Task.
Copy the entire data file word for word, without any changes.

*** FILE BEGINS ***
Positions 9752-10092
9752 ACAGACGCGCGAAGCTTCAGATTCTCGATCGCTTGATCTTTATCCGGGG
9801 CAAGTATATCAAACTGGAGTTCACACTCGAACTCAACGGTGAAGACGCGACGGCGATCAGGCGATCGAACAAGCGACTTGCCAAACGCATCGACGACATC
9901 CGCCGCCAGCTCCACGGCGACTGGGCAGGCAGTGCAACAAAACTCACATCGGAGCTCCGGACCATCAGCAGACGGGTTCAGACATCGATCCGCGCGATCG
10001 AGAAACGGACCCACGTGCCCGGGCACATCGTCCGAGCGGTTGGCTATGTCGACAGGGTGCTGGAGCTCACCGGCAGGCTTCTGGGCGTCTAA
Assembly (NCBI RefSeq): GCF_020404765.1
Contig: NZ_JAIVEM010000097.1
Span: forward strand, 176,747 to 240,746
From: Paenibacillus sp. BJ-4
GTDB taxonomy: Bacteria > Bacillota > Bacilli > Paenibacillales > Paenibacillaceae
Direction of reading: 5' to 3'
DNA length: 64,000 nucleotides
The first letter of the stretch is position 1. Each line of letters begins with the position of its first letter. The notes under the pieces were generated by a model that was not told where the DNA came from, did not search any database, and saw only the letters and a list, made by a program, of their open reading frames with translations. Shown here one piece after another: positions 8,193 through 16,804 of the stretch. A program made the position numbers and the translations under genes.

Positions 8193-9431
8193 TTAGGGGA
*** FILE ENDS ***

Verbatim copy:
Positions 9752-10092
9752 ACAGACGCGCGAAGCTTCAGATTCTCGATCGCTTGATCTTTATCCGGGG
9801 CAAGTATATCAAACTGGAGTTCACACTCGAACTCAACGGTGAAGACGCGACGGCGATCAGGCGATCGAACAAGCGACTTGCCAAACGCATCGACGACATC
9901 CGCCGCCAGCTCCACGGCGACTGGGCAGGCAGTGCAACAAAACTCACATCGGAGCTCCGGACCATCAGCAGACGGGTTCAGACATCGATCCGCGCGATCG
10001 AGAAACGGACCCACGTGCCCGGGCACATCGTCCGAGCGGTTGGCTATGTCGACAGGGTGCTGGAGCTCACCGGCAGGCTTCTGGGCGTCTAA
Assembly (NCBI RefSeq): GCF_020404765.1
Contig: NZ_JAIVEM010000097.1
Span: forward strand, 176,747 to 240,746
From: Paenibacillus sp. BJ-4
GTDB taxonomy: Bacteria > Bacillota > Bacilli > Paenibacillales > Paenibacillaceae
Direction of reading: 5' to 3'
DNA length: 64,000 nucleotides
The first letter of the stretch is position 1. Each line of letters begins with the position of its first letter. The notes under the pieces were generated by a model that was not told where the DNA came from, did not search any database, and saw only the letters and a list, made by a program, of their open reading frames with translations. Shown here one piece after another: positions 8,193 through 16,804 of the stretch. A program made the position numbers and the translations under genes.

Positions 8193-9431
8193 TTAGGGGA